I have no problems navigating my own home in pitch black darkness, and my night vision is fairly good. I don't imagine I'd have problems aiming a handgun in such a situation any more than anything else. The stress will be there either way.

Seems to me you're splitting hairs.

MikePGS
January 10, 2009, 09:15 AM
Regardless of whether or not a rifle is the best solution (as discussed, its personal opinion) that should have no effect on the legality of them. I live in Metro Detroit (in Warren, one of the cities bordering it) and for some reason there seems to be a "guns are causing crime" sort of mentality around here, particularly in the city. It's a shame that people think that something that can be so much FUN can only be used for destructive purposes, and of course its also nice that guns can save your life if someone is trying to harm you. That being said I know a few people who are actually quite pro gun who live around here (in particular people who actually live in Detroit know the value of being armed) so I'm not sure if this is just a misperception that needs to be set straight, or if the larger populace (obviously I'm more likely to know more pro-gun people since I'm very pro-gun myself and make no effort to hide it) as a whole shares this mentality. There were a couple of good articles in the Detroit News in the past couple of years (maybe it was the Free Press... same paper really) that were talking about how a lot of people (women in particular) were taking concealed carry classes. It actually was 100 percent objective which was quite surprising. So if theres a lot of people buying guns, and a lot of people getting permits to carry them, that shows there is definitely potential to (borrowing a phrase from Oleg that I love, and love go steal when I get a chance) make gun ownership seem unremarkable. Does anyone know if any of the gun organizations has made any particular effort to target people in inner city areas or minority groups in specific?

RPCVYemen
January 18, 2009, 06:17 PM
Ranges can be few and far between, ESPECIALLY ones long enough to have some fun with a rifle proper. In the city, there are no outdoor ranges outside of those owned by gun clubs which are difficult and expensive to get into.

And at least for me, an outdoor range that I can shoot at is a long drive. Urban areas and outdoor rifle ranges, at least in NC don't seem to mix. I have a Schmidt-Rubin K31, and I haven't shot it in at least a year. It's the driver more than the expense for me. There is an indoor 100 rd range sort of near where I live, but anything outdoors is pretty far away.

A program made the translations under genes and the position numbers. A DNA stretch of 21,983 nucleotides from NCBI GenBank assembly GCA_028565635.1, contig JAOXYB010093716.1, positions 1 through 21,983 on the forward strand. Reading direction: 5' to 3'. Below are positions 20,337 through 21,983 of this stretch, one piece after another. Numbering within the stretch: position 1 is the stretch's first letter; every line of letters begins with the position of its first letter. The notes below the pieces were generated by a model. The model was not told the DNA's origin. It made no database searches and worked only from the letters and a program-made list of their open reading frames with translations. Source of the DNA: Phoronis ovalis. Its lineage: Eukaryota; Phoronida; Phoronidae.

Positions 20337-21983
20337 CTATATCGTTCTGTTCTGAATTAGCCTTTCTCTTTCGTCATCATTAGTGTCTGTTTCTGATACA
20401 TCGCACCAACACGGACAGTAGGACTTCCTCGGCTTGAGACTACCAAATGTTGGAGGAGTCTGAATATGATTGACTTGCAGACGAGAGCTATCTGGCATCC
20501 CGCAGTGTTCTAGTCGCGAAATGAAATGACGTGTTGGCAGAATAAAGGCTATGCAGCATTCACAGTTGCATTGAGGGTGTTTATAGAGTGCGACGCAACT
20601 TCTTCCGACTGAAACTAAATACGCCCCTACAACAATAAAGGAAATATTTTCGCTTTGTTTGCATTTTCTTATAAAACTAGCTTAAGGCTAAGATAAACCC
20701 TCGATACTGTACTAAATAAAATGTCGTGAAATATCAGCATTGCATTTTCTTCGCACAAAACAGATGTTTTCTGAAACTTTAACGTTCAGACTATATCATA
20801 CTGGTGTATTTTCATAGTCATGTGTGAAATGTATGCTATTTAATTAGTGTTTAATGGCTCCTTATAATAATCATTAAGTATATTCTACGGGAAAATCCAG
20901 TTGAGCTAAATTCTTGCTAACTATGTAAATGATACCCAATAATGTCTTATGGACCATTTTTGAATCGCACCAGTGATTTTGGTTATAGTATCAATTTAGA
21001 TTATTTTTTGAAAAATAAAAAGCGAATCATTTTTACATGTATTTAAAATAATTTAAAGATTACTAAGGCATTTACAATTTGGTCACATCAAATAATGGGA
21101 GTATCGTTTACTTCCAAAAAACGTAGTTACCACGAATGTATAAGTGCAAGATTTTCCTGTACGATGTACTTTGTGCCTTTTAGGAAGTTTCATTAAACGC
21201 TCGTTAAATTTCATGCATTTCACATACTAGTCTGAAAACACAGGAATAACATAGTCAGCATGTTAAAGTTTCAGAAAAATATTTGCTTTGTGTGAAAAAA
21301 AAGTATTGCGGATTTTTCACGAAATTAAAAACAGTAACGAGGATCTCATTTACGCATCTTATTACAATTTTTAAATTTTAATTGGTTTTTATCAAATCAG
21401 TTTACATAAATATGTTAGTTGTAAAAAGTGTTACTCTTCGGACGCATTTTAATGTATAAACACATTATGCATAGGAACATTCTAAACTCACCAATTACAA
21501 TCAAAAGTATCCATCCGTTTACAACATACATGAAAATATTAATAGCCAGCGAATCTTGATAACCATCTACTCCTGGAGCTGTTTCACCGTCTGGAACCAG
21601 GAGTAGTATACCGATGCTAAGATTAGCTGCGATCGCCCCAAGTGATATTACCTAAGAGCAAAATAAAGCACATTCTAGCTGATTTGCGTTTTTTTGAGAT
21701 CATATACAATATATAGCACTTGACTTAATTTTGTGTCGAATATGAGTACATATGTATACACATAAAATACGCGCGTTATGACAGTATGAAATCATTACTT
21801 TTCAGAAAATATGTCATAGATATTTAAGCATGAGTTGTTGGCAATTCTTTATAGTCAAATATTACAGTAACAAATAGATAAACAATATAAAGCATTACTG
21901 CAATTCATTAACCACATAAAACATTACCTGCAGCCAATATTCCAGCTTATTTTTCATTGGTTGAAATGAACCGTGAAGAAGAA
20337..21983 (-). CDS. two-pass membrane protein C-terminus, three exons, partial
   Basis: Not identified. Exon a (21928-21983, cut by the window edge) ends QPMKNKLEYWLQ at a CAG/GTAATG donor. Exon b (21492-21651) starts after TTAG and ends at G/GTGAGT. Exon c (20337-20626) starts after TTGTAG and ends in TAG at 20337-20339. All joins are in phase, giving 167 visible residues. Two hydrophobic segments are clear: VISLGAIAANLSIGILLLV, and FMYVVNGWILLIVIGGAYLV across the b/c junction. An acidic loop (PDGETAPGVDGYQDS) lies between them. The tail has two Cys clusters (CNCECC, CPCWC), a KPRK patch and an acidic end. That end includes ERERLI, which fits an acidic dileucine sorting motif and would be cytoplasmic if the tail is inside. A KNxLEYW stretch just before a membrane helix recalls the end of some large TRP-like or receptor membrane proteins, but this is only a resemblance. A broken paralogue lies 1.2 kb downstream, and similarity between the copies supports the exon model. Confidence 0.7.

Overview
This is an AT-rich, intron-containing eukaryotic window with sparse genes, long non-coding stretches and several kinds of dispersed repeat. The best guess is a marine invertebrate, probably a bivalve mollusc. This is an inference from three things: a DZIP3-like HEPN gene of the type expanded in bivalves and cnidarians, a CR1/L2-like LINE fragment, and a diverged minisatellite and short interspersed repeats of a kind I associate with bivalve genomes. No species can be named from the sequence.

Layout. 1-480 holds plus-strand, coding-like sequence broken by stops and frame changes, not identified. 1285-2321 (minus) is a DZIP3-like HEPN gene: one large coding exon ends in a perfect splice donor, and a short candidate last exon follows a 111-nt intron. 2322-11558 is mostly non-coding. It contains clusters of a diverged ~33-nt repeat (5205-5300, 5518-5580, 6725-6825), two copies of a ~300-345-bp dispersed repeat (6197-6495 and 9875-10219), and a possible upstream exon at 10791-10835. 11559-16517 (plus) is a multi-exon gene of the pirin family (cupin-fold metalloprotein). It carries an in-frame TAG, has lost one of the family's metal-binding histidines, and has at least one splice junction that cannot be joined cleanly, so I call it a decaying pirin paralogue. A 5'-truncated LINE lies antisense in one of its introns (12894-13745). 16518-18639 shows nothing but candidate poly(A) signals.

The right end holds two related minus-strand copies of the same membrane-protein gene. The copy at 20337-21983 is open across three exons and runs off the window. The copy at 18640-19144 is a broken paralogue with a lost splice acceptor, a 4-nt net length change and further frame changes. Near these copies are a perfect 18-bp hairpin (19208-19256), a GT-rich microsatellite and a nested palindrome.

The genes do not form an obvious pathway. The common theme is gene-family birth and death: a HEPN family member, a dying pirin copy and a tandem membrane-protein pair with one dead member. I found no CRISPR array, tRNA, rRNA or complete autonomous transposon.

Mike

TexasRifleman
January 18, 2009, 06:22 PM
A rifle is, in fact, extremely unpractical in urban or suburban area.

Pretty much all of the experts will say "pistols are used to fight your way to your rifle" or something similar.

In home defense is very well served by a carbine with proper ammunition choice. Penetration testing has shown lots of handgun rounds overpenetrate walls more than rifle rounds, if you pay attention to the ammo you choose.

You will notice that most LE agencies are moving away from the shotgun and going to the carbine for their house clearing etc type of work, overpenetration worries are a big reason why.

Use of rifles in urban settings is, for law enforcement and self defense, on the rise in a big way.

That's why we always get back to this thing of not combining hunting and the Second Amendment together. They don't have anything to do with each other.



As for the OP's question

So, what arguments could you use?

That would pretty much be one of mine. LE agencies are recognizing the value of the rifle for their uses and most of the self defense training folks are of the same opinion. Self defense was very much talked about as part of Heller and the rifle is very much a viable self defense weapon.

As far as shooting ranges in the city go, you only need 25 meters to practice very long rifle shots. Look at what the Appleseed guys do with the Army qualification targets. Fred has shrunk them down so that you can practice 200 yard shots on a 25 meter range.

patriotmilitiacaptain
January 21, 2009, 04:31 AM
"A rifle is, in fact, extremely unpractical in urban or suburban areas"



I dont know how much i agree with that.
i read your whole post, but as someone who has had to use only a pistol in a highly risky urban area,i was highly relieved to be able to use my M4. i would much rather have a primary rifle in an urban environment than not. just my 2 cents